Gray is continuing its conduct as a popular neutral hue in houses. It is still a bit of an unconventional choice as the predominant colour in a kitchen, but that is quickly changing, according to the increasing amount of gorgeous gray kitchens appearing .

Gray can look austere and chilly in contrast to the warmer neutral counterparts, tan and beige. The trick to working with this is to put it with a warm material, such as wood, or a contrasting hot and bold hue, such as red, yellow or orange. A gray kitchen may not be the best choice if you live somewhere with year-round cool, overcast and rainy days, but it’s a superb colour to get a kitchen in a hot climate — it will give your kitchen a cool and elegant vibe.

Have a look at my top gray paint choices for kitchens below, along with 10 yummy kitchens on which feature this tasteful hue.

Jennifer Ott Design

8 enticing grays for the kitchen:

1. Carriage House 157-3, by Mythic Paint
2. Horizon Gray 2141-50, by Benjamin Moore
3. Rhino 710E-3, by Behr
4. Online SW7072, by Sherwin-Williams
5. Lava Gray 554-6, by Pittsburgh Paints
6. Seal Grey GLN46, by Glidden
7. Trout 33-13, by Pratt & Lambert
8. Martini Shaker KM3925-2, by Kelly-Moore

Odenza Homes Ltd

These moderate cool gray cabinets and coordinating backsplash function as the perfect background to the hot red range.

LUX Design

The gray and white striated marble staircase in this kitchen is totally magnificent. Considering that the designer used a restrained color palette and did not overdecorate, the rich materials are able to acquire all of the attention in this cool, modern loft kitchen.

Joseph Trojanowski Architect PC

This handsome kitchen is clad in a warmer gray hue — leaning toward taupe. It is a rich, underutilized neutral which functions nicely with any other colour. Or keep the entire palette neutral, as was done, to permit the fine stuff to stand out.

Architectural Design Consultants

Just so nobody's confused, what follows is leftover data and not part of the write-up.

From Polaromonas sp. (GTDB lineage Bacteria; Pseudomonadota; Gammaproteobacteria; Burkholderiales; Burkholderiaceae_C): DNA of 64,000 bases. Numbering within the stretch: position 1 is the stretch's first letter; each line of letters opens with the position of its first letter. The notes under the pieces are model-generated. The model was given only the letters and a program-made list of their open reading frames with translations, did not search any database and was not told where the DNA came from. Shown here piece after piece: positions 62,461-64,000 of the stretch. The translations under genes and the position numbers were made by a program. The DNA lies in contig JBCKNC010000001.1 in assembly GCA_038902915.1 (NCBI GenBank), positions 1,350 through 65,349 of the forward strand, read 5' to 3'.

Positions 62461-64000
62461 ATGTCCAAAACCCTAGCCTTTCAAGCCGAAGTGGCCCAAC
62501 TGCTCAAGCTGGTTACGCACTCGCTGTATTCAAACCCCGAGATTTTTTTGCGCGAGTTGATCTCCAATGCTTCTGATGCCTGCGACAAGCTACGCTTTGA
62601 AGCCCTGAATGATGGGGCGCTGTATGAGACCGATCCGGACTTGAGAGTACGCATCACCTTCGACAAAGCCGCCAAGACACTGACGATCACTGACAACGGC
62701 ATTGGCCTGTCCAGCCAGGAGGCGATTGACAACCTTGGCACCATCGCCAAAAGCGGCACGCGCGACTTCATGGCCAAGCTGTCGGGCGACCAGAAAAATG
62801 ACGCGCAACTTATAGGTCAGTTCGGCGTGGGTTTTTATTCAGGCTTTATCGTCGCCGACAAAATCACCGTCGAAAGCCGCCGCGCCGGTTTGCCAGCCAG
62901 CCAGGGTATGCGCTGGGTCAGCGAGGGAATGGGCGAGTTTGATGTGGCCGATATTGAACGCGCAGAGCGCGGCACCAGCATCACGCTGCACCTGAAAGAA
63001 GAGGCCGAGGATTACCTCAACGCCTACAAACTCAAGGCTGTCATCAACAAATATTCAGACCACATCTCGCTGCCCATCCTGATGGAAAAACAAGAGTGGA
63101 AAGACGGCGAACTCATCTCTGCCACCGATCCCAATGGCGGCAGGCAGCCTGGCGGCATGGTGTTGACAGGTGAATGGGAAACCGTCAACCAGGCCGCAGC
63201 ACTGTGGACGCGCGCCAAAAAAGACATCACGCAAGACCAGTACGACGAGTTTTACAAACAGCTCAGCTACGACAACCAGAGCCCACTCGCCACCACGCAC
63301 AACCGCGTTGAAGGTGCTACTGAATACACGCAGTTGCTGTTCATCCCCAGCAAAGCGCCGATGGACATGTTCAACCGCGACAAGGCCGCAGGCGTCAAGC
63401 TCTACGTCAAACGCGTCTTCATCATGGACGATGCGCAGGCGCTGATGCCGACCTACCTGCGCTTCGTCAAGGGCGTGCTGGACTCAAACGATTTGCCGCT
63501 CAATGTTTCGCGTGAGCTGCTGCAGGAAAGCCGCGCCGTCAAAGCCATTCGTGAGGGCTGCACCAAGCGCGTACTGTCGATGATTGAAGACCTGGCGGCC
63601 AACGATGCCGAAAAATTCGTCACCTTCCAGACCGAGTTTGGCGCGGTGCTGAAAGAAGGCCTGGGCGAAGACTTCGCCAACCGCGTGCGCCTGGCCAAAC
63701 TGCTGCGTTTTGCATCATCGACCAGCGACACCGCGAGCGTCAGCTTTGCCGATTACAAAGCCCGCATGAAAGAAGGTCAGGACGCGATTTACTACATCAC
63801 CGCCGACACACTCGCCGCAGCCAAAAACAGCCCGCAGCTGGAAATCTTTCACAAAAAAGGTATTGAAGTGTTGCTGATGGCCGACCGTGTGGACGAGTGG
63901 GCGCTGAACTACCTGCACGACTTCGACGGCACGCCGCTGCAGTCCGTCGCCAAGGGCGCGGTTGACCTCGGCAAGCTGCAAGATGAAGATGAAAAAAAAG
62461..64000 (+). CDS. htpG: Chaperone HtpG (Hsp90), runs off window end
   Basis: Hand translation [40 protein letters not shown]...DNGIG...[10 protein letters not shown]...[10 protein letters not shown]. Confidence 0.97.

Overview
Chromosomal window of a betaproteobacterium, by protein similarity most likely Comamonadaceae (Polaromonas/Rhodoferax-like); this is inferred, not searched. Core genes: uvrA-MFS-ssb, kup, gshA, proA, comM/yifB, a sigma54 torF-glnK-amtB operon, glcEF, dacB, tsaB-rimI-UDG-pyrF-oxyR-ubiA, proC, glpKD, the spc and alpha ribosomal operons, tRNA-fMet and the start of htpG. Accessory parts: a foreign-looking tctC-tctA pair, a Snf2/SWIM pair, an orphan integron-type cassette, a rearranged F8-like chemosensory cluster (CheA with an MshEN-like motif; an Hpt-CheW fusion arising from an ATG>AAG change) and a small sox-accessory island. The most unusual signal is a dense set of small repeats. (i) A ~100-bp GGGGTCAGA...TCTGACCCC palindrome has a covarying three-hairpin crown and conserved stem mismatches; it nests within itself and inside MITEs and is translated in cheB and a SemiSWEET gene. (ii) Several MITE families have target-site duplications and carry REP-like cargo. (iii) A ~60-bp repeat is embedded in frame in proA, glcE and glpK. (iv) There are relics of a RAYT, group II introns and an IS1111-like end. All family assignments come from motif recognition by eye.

Gray and bright yellow are a wonderful color combination. Sometime grey is cool and understated, yellow is sexy and eye catching.

Sally Wheat Interiors

Gray isn’t only for modern kitchens, of course. The soft gray colour on those kitchen cabinets is simply elegant, and also the colour contrasts nicely nicely with Carrara marble counter tops. The dark wood floor concurrently grounds and warms up the space.

Gaylord Design LLC

This is such a clean, soothing palette. If you are not into trendy bold colors but do not want an all-white kitchen either, consider a mild warm gray for your walls or cabinetry. Again, the wood floors add warmth and charm. The kitchen is lovely, clean looking and airy.

As a neutral hue, gray will work with any other colour you might want to bring to your kitchen, such as the bold lime green in this enjoyable contemporary space. The wonderful thing about neutral gray cabinets and a bold wall color is that the latter is comparatively simple and affordable to change, should another color hit your fancy or if you feel the need to neutralize the space for resale.

Jamestown Estate Homes

These cabinets have a very warm gray hue, closer to some putty colour, and I love how they look against the exposed brick wall. The comparison is quite subtle, allowing the brick to get the attention it deserves. The chairs add a wonderful punch of colour.

Ample DESIGN

I’m a huge fan of this full-height backsplash within this kitchen. The tiles form a unique accent wall in an otherwise minimalist space. They also serve a more practical function in that they’re durable and simple to clean. The tiles are a rather dark shade of gray, but since the remaining colors in the space are mild and there is plenty of natural light flowing in, they produce drama without being overly heavy and overpowering.

Peter A. Sellar – Architectural Photographer

Black appliances seem sharp along with medium to dark gray cabinets. This kitchen palette of black, white and shades of gray is understated yet so sophisticated. A bit of heat is essential, but to avert a cold and sterile-looking kitchen. The rich wood floor adds the perfect dose of warmth and personality.

Tell us What do you think — yay or nay for going gray in the kitchen?

More: Obsessed With Gray from the Kitchen | More guides to gray